San Bernardino-Tachikawa Student Exchange Experience Summer of 1962 - Sherman Abe
Thank you for the opportunity to write about my experience as one of the three original exchange students from San Bernardino to Tachikawa in the summer of 1962.
Vicki Brown, Van Dunlop and I were greeted at Haneda International Airport by NHK news coverage (the Japan national TV network similar to the BBC) since, I'm not mistaken, we were the first ever exchange students to Japan under the auspices of a Sister City program.
Our month was extremely well planned with visits as far away as Nara and Nikko and as close as the recently built Tokyo Tower (higher than the Eiffel Tower!) In Tachikawa, we were feted by numerous gracious social groups and spoke to several community organizations. We seemed constantly in motion.
Our Japan-tied Tachikawa city activities were supported by American families living on the American air base nearby, led by a wonderful woman, Jean Lovering. Tachikawa Air Base represented a totally American world apart form the daily life of Japanese citizens. In 1962, the American military was a visible presence in Japan.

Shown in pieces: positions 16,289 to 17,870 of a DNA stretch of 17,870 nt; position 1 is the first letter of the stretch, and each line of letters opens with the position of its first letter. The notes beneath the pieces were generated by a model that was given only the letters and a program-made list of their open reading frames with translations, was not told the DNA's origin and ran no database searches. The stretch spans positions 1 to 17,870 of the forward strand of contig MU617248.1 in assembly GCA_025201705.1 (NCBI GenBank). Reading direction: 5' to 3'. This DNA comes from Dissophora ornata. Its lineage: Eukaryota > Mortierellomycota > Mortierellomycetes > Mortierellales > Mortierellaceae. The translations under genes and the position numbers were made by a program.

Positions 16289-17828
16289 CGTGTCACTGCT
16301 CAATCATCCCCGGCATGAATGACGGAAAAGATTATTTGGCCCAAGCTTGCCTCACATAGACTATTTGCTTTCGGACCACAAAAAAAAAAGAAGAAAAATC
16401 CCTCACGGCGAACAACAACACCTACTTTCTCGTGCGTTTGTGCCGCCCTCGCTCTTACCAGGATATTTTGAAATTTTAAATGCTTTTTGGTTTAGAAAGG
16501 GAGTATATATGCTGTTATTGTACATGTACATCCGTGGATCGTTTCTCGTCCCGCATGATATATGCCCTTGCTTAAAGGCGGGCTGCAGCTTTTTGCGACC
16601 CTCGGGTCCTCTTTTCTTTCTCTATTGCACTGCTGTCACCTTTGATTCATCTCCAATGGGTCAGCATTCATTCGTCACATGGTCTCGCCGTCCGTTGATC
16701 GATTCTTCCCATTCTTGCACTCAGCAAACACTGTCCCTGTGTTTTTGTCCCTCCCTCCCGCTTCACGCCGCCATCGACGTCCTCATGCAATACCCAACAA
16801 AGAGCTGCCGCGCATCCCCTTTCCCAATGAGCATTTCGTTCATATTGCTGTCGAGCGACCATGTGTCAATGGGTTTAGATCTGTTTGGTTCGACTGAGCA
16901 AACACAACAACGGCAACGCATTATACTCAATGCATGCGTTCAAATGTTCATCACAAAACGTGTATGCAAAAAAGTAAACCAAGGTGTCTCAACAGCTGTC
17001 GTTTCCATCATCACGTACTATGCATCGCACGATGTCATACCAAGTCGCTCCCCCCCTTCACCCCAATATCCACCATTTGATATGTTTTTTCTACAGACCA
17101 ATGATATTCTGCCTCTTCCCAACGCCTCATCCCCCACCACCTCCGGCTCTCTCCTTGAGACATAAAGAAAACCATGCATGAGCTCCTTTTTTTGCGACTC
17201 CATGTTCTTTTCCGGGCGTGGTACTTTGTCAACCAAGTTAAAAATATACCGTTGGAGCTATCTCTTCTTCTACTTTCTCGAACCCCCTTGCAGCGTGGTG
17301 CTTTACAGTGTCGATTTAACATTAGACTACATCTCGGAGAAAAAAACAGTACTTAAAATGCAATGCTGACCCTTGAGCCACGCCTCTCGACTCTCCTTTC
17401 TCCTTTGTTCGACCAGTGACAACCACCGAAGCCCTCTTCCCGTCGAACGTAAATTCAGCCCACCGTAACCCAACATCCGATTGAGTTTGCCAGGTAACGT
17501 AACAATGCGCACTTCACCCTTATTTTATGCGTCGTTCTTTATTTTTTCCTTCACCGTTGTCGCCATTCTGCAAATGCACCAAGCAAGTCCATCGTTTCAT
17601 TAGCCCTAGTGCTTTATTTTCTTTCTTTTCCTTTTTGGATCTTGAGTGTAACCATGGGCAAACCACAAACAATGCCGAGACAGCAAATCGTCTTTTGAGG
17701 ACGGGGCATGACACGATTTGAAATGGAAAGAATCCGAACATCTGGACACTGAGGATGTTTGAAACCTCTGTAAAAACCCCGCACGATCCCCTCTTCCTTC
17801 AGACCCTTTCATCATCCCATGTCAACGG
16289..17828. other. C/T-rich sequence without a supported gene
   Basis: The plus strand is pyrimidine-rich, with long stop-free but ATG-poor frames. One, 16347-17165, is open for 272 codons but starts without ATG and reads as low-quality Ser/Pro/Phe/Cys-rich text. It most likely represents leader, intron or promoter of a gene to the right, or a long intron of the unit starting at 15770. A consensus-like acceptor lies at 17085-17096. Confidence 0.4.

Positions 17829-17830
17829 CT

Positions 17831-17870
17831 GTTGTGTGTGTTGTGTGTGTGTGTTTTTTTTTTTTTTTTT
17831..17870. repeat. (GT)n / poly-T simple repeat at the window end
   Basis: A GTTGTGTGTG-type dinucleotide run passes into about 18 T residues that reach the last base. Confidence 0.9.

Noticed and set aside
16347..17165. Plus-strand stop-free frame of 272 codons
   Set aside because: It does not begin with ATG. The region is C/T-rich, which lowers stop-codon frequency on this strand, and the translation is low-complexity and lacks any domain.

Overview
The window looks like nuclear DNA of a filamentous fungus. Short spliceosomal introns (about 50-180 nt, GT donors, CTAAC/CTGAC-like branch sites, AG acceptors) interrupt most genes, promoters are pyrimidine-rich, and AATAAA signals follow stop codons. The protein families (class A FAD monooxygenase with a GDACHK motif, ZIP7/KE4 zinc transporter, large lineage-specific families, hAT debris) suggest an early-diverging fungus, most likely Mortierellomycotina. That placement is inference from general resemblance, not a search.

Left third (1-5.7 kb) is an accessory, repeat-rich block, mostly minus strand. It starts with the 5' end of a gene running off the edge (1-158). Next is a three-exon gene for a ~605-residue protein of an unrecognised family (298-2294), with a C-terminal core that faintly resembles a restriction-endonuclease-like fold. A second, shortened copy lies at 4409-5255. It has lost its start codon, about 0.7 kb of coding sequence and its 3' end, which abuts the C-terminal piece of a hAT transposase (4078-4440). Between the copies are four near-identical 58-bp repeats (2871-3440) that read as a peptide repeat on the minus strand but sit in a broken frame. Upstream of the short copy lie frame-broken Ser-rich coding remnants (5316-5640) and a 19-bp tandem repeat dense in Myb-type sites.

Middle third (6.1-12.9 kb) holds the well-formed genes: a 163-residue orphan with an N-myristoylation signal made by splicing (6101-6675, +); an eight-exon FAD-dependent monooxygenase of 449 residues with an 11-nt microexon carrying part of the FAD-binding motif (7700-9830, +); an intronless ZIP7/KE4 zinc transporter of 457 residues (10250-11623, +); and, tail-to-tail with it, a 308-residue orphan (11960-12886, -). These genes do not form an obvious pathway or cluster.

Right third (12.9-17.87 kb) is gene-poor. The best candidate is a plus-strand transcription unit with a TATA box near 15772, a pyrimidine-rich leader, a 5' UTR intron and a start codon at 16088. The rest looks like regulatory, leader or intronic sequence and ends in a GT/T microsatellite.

For me, the most memorable experiences were the 10 days spent at Tachikawa high school and the personal time with my host family, Mr. and Mrs. Kenkichi Inoue, and their two children, Hozumi and Maya. I can still remember eating a full Japanese breakfast (but also with toast), then walking to Tachikawa High School with Hozumi. Vicky, Van and I were placed in different classrooms, and we were treated in a warm, friendly and inquisitive way every day even though we spoke no Japanese. It's remarkable how well you can communicate with a very few words, a smile, body language and a pocket dictionary in hand. We ate curry rice in the school cafeteria, we cleaned the school grounds with the other students, we played volleyball, and we joined the English club after school hours. What a great experience to be together with Japanese students your own age! (years later I learned that Tachikawa High School was one of the most prestigious high schools in the Tokyo region.
I developed an extraordinary closeness with the Inoue family and I found it difficult to leave them in Tachikawa after a month. The farewell at Haneda was very tearful. Although I didn't know it at the time, my sister city student exchange experience became an important factor in developing who I would become and what I would do later in life. In fact, I returned to Japan in 1969 and since then have spent over 25 years living in Tokyo on three extended assignments. Since 2000, I have been teaching at Hitotsubashi University Graduate School of International Corporate Strategy (www.ics.hit-u.ac.jp).
I am 64 years old. My wife Yoko is a Japanese national from Okayama. We have three grown children and our oldest boy lives and works in Tokyo. I consider a summer spent in Tachikawa as the catalyst that set the direction for my life as it is today. I always will be grateful to the San Bernardino/Tachikawa Sister City Program for giving a precious and unique opportunity in 1962 to a 17-year-old American boy.